As promised, here is my recently-finished knitting project.  I finished it a couple of weeks ago, but finally got photos taken this weekend.

This was another Downton Abbey-themed mystery knit-a-long like the one I did last year.  Initially I thought I would sit this one out, but then I got caught up in the excitement.  It didn’t help that I found a yarn I fell in love with!

Hand-knit Wrap

The pattern is called a shawl by the designer, but it is shaped more like a wrap.  Luckily I chose my yarn hoping I could wear this as an evening wrap, so the end result is perfect for the use I had in mind!

Lady Mary's Comfort Wrap

It took me extra long to knit this pattern because after I knit almost three quarters of it, I decided to rip it all out and start over.  The finished dimensions were turning out to be VERY long, and I felt that a shorter wrap would be better for me.  It would have hung down to almost my knees.  I am so glad I did this because I am very happy with the finished length.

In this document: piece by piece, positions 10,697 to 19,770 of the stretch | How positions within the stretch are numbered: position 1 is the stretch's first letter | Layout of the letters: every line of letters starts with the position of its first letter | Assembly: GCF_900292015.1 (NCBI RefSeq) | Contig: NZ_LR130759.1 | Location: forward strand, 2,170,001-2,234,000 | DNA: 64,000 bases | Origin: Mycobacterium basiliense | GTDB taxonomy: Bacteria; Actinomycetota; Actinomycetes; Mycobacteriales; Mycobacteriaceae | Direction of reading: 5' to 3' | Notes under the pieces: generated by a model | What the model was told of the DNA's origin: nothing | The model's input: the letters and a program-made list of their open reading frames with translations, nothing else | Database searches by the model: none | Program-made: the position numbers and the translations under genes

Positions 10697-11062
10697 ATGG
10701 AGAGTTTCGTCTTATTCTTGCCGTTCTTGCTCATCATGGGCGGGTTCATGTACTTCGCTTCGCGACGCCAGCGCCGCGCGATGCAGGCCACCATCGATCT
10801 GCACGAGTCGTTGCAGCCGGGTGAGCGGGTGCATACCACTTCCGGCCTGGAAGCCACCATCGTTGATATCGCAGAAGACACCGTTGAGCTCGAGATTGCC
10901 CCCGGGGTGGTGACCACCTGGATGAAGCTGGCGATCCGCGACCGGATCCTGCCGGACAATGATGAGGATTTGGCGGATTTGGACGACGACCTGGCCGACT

Long Wrap

I love the lacy details in this wrap.  I have discovered that I enjoy lace knitting quite a bit, though I have only tried simple lace patterns so far.  I will certainly be doing more lace knitting!

The color of this yarn has proven to be very difficult to photograph accurately.  This picture comes the closest:

Malabrigo Silky Merino

Details:

Pattern:  Lady Mary’s Comfort Wrap by Kristen Ashbaugh-Helmreich.  It is available as a free download from Jimmy Beans Wool.

Yarn:  Malabrigo Yarn Silky Merino.  I chose the “Cloudy Sky” colorway and used 510 yards.

Additional photos of my shawl and details about changes I made can be found in my Ravelry project.

 

1 Comment

Filed under Knitting

Leeks Vinaigrette with Mimosa

Leeks Vinaigrette with Mimosa

My husband took one look at this dish of food and asked, “Is this a French Fridays dish?”.  Definitely not standard fare at our house.  So yes, it is a French Fridays with Dorie dish called Leeks Vinaigrette with Mimosa.

So what is it?  Leeks (the thinner the better) poached until very tender, and generously drizzled with a simple vinaigrette made from walnut oil.  Not only is “mimosa” a champagne cocktail often served for brunch, it is also a garnish of chopped or grated hard-boiled egg.

This was interesting, but we liked it!  The walnut oil vinaigrette was delicious with the soft leeks.  If you have a glut of leeks from your garden or are looking for something unique, give this one a try!

The recipe for Leeks Vinaigrette with Mimosa can be found in Dorie Greenspan’s book Around My French Table.

7 Comments

Filed under Cooking